1. Introduction


BUSA Business Unity South Africa (BUSA) is a confederation of Chambers of Commerce and Industry, employers’ organisations, professional associations and corporate organisations that represents the views of its members on matters of economic, social and transformation policy at the national and international levels. A list of the BUSA member organisations is attached.


BUSA aims to ensure that organised business plays a constructive role, within the context of the country’s economic growth, development and transformation goals, in achieving an environment in which businesses of all sizes and in all sectors can thrive, expand and be competitive both nationally and internationally.


BUSA thanks the Department for the opportunity to comment on the Revenue Laws Amendment Bill. The commentary set out below is structured according to a draft set of proposals provided by SARS in the form of 15 Annexures. The commentary refers to Annexures 1,2, 3 and 11.


2. Annexure 1. Broad Based Employee Share Initiative


Clarity is required that an exemption under the provisions of section 8B will not be negated by the provisions of section 8A. There is a need to integrate the consequences of both sections.


The proposals only make provision for a situation where shares are issued to employees individually. Consideration should be given to those circumstances under which the shares are issued to a Trust for the benefit of employees. In such a scenario, the qualifying conditions can be exactly the same as where shares are issued directly to individuals. This arrangement will, in particular, benefit non-listed groupings. There could be a provision requiring that the Trust be unwound should the entity be listed.


3. Annexure 2. Full Taxation of Executive Equity Schemes


3.1 The legislation appears to fail to address a situation where an employee resigns or is dismissed and in terms of the rules of a share incentive scheme is required to sell the shares back to his employer at cost price.

Nevertheless section 8A (2)(a) (i) will in effect tax the employee on any excess between cost and market value of the share on vesting of such share which in terms of sub section (3) (b) (ii) occurs immediately before the employee disposes of the share. It appears the section applies even where there is a forced sale of the share at below market value (e.g. on dismissal).


3.2 The definition of ‘restricted equity instrument", includes an instrument that is subject to any restriction that prevents the taxpayer from freely disposing of that equity instrument at market value.


This section (a) of the definition appears too broad. For example, all shares in private companies would ipso facto be restricted due to the fact that the Companies Act imposes restrictions on the free transfer of such shares. Another example would be where shares are purchased by the employee and pledged to the employer or the employer’s share incentive trust as security for a loan raised to acquire the shares. This would mean that most shares purchased in terms of a share incentive scheme would be regarded as restricted as it is normally the case that the purchase of such shares is financed directly or indirectly by the employer and such shares would be pledged to the employer.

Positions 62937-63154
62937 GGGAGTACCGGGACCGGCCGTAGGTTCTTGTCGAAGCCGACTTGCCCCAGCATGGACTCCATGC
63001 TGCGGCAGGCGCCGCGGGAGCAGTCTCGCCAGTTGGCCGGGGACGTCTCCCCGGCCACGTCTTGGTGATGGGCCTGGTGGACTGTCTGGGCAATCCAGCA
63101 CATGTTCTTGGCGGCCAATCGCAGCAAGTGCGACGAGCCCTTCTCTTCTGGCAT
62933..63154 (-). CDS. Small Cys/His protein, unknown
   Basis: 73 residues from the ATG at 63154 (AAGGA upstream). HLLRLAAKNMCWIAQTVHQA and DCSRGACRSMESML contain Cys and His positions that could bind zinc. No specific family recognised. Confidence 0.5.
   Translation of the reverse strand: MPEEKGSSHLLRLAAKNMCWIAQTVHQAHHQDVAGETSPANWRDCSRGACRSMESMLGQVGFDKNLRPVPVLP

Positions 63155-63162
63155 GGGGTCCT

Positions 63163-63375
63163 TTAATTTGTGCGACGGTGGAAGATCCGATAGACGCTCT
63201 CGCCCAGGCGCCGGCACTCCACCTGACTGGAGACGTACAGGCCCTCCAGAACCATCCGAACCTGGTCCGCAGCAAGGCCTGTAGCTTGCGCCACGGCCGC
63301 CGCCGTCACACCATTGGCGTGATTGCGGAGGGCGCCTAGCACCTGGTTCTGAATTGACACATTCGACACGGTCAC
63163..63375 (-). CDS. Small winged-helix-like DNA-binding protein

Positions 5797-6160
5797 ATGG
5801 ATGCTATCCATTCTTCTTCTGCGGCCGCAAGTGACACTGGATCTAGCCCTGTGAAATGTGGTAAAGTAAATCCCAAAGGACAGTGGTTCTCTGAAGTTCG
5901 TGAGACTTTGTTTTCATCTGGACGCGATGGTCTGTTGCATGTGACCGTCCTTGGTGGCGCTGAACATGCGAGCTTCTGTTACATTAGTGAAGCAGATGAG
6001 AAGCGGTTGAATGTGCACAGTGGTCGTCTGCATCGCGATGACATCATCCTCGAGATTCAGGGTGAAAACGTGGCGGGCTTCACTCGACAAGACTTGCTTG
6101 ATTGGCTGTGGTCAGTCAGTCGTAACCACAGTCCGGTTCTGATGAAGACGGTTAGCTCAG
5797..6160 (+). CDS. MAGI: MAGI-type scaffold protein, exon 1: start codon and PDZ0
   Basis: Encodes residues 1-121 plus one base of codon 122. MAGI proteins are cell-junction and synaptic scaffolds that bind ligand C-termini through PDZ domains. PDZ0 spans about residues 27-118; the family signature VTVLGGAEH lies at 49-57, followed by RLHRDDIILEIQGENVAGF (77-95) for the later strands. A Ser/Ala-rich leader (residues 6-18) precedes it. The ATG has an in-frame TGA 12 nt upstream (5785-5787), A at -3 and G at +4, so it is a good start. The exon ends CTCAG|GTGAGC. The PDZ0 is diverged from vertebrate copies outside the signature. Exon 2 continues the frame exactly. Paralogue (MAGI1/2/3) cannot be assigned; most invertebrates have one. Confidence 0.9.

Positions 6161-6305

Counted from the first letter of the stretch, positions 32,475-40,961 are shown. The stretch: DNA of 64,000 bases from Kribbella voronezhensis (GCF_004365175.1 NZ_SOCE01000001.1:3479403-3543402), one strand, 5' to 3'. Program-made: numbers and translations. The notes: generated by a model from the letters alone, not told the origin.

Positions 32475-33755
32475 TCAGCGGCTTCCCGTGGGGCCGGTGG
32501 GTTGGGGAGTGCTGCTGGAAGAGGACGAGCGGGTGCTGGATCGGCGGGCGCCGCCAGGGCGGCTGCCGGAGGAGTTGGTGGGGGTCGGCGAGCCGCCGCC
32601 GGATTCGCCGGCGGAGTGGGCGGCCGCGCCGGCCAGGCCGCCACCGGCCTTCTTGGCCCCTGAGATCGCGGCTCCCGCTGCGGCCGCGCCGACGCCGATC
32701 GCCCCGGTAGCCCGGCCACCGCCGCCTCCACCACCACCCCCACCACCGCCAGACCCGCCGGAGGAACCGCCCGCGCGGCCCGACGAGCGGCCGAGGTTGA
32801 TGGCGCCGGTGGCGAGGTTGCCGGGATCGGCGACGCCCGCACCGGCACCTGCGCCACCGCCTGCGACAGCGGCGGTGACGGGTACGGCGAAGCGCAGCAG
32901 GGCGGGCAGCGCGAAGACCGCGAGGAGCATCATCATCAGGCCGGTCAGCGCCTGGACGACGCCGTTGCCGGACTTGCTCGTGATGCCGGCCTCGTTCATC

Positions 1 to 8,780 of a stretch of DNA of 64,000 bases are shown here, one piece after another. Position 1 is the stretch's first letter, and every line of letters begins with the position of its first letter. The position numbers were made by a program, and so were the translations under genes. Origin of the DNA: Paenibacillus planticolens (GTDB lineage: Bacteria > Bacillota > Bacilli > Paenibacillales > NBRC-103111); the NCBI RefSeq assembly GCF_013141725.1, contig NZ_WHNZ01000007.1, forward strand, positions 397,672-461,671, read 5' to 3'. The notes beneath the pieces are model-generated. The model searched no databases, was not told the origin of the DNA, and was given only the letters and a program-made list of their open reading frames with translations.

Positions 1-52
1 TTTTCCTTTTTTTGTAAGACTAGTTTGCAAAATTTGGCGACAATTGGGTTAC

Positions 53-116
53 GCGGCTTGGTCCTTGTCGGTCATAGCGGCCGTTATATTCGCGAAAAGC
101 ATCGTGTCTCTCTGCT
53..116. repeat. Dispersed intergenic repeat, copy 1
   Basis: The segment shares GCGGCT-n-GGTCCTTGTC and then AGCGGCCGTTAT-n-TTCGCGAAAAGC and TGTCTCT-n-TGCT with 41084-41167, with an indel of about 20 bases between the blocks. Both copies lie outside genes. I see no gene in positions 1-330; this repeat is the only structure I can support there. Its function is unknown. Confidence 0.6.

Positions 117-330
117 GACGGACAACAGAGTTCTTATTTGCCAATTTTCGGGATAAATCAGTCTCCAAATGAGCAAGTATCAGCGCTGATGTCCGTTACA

4. Annexure 3. Hybrid Financial Instruments


As announced by the Minister the proposed legislation remedies the tax advantages obtained in schemes where for example a loan for an amount of R1,5 million is secured on the basis that it will be converted into equity on maturity. A related company in the group then purchases the shares to be issued for their current value – assumed to be R0,5 million. The net result is that the group has borrowed R1,0 million. The tax mischief takes the form of interest claims by the borrower on debt with a face value of R1,5 million, thereby securing excessive interest deduction. The problem is not with remedying this mischief but the legislation proposes two remedies each of which would suffice.


The first is that the borrower in the example would be restricted to claiming interest on the R1 million (i.e. the net amount borrowed). This would seem sufficient to combat the avoidance. However the legislation proposes a second remedy whereby the connected party that purchases the shares for R0,5 million will be taxed in terms of the 24J on the increment of the value of that holding from R0,5 to R1,5 million. This would appear to place the taxpayer in double jeopardy.

 5. Annexure 11. Measures to Enhance Tax Administration


5.1 Tax Practitioners


Proposals are set out for the regulation of ‘tax practitioners’. Prior to the introduction of such regulation an interim measure will require all tax practitioners to register with SARS. An amendment to Section 75 is proposed that will impose a penalty on tax practitioners who fail to comply with that registration requirement. The penalty provides for a fine or imprisonment not exceeding 24 months. BUSA submits that it is unwise to provide prison sentences for procedural misdemeanors. Fines should suffice as the penalties for such misdemeanors.


5.2 Advance Rulings


Taking a cue from the tax jurisdictions of Canada, New Zealand and the USA, the legislation proposes to introduce ‘appropriate fees’ (application and cost recovery fees) that will attach to private and binding class rulings. While such fees are intended to both defray costs and discourage frivolous requests, BUSA submits that such costs should at least be capped.




12 OCTOBER 2004




Business Unity South Africa (BUSA) Member Organisations